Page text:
traditionally designed gears. This reduction can be translated into Increased Load Capacity (15-30%)
, Size and Weight Reduction (10-20%), Longer Life, Cost Reduction, Increased Reliability, Noise
and Vibration reduction , Increased Gear Efficiency and Maintenance Cost Reduction.[7] Th.
Costopoulos, V. Spitas et al. have In this paper the concept of the asymmetric one-sided -involute
gear teeth was introduced and studied using FEA. Due to this concept increase load carrying capacity
and combine the good meshing properties of the driving involute and the increased strength of non
involute curves.The geometry of the proposed gears was investigated and the generation process was
modeled using the Theory of Gearing. The novel design incorporates two main innovative features,
which are the substitution of the standard trochoidal fillet with a circular fillet for the reduction of the
stress concentration at the driving side and the use of a fully rack or hob-generated, addendum
geometry for the coast side. The increase in load carrying capacity can reach up to 28% compared to

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the standard 20_ involute teeth.[8] Niels L. Pedersen was investigated In the papers on asymmetric
tooth design there seems to be two choices: either αd<αc, i.e., the drive side pressure angle is smaller
than the coast side pressure angle or αd>αc. The choice made is αd>αc is stated that this choice is
made because it reduces the mesh stiffness that has a positive influence on noise and vibration levels.
The choice made is αd<αc and here it is shown that this only has a little influence on the mesh
stiffness. The present paper does not discuss mesh stiffness and both choices of relative pressure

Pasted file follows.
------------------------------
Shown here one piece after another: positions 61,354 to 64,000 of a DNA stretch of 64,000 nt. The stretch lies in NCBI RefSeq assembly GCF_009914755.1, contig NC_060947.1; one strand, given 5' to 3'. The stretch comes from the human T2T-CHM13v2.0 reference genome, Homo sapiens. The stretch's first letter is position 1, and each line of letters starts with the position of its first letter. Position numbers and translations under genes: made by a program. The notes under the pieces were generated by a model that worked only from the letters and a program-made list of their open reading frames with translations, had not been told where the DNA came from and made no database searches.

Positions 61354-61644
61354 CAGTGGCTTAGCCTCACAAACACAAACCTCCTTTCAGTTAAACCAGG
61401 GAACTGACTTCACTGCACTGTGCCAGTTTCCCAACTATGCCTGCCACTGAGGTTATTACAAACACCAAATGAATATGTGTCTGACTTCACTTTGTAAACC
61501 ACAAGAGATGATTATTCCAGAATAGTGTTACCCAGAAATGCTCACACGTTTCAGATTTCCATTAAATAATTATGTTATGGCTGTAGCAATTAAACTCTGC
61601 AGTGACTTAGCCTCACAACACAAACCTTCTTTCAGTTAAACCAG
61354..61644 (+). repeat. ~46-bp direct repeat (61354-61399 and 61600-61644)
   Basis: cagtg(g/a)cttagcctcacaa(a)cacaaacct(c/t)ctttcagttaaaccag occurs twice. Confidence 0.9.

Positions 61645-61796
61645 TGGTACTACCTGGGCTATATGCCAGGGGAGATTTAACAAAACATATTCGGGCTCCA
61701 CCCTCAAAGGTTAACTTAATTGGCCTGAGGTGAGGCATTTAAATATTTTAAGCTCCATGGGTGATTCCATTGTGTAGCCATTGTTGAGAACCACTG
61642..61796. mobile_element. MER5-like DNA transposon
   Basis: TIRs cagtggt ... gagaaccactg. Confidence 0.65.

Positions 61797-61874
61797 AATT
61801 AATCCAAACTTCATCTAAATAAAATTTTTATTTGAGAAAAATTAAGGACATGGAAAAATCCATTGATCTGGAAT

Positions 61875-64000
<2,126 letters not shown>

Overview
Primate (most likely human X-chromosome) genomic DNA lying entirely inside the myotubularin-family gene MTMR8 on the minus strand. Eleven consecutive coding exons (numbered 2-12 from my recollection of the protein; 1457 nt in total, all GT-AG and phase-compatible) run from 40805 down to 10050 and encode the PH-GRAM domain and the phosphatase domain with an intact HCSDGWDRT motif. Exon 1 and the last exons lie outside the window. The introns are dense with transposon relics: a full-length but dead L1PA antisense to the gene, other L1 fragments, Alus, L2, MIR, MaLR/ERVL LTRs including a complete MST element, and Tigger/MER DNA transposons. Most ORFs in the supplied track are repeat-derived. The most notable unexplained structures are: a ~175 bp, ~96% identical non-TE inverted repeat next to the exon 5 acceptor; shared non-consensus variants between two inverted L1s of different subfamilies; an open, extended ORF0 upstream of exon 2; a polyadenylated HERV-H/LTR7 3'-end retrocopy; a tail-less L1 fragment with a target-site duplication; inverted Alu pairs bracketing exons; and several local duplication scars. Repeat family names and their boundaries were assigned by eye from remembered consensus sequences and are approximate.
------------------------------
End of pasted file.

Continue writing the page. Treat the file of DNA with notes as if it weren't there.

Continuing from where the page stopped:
angles are shown in the examples in order to explore the possible advantages. When increasing
pressure angles the negative result is that the top land thickness becomes smaller and in the limit it
becomes pointed, with a further increase in the pressure angle the teeth become shorter. A shorter
teeth decrease the contact ratio, which is undesirable. The minimum top land thickness limit is
sa>.25 M, for carburized gears the limit is reported to be higher sa>0.4 M.The largest reduction in
the bending stress can be found with αd>αc. With a drive side pressure angle, αd=36° (AE1), the
bending stress reduction compared to the standard ISO tooth is about 40% independent of the
number of teeth on the gear. Maximum difference as compared to an optimized tooth is 3% and With
a coast side pressure angle, αc=34° (AE2), the bending stress reduction compared to the standard
ISO tooth is about 18% independent of the number of teeth on the gear. Maximum difference as
compared to an optimized tooth is 5%.[9] Moya J.L et al. found a theoretical analysis of a procedure
to determine the Lewis Factor, which can play a major role in the fracture of asymmetric plastic gear
teeth.The Lewis factor for different coefficient of asymmetry is calculated for different number of
teeth and it is found that Lewis factor increases with coefficient of asymmetry and number of
teeth.[10] Alexander Kapelevich and Yuriy Shekhtman presents a unique approach and
methodology to define the limits of selection for gear parameters. The area within those limits is
called the “area of existence of involute gears”. This paper presents the definition and construction of
areas of existence of both external and internal gears. The isograms of the constant operating
pressure angles, contact ratios and the maximum mesh efficiency (minimum sliding) isograms, as
well as the interference isograms and other parameters are defined. An area of existence allows the
location of gear pairs with certain characteristics. Its practical purpose is to define the gear pair
parameters that satisfy specific performance requirements before detailed design and calculations.
An area of existence of gears with asymmetric teeth is also considered.[11] Alex Kapelevich
describes an alternative Direct Gear Design approach for the asymmetric gear design, demonstrating
the basic gear tooth and mesh parameter definition. It also familiarizes with a proprietary tooth fillet
profiles optimization technique, providing minimum bending stress concentration.[12] G. Mallesh et
al. Estimate the critical section for different pressure angles and backup ratios using computer
programme and compare the results obtained by other researchers. Developed programme is used to